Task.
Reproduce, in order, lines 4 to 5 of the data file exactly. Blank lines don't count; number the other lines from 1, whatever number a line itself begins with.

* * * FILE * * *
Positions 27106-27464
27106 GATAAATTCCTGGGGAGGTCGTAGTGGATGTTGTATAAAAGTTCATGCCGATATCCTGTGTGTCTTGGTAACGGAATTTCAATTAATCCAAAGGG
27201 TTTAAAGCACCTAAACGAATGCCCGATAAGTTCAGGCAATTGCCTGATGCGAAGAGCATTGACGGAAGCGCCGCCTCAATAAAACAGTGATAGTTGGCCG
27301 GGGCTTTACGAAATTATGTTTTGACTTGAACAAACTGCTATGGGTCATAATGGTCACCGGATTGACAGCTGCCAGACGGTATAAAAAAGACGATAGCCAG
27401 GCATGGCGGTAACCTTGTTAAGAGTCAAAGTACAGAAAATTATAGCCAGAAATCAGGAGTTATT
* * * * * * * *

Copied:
27301 GGGCTTTACGAAATTATGTTTTGACTTGAACAAACTGCTATGGGTCATAATGGTCACCGGATTGACAGCTGCCAGACGGTATAAAAAAGACGATAGCCAG
27401 GCATGGCGGTAACCTTGTTAAGAGTCAAAGTACAGAAAATTATAGCCAGAAATCAGGAGTTATT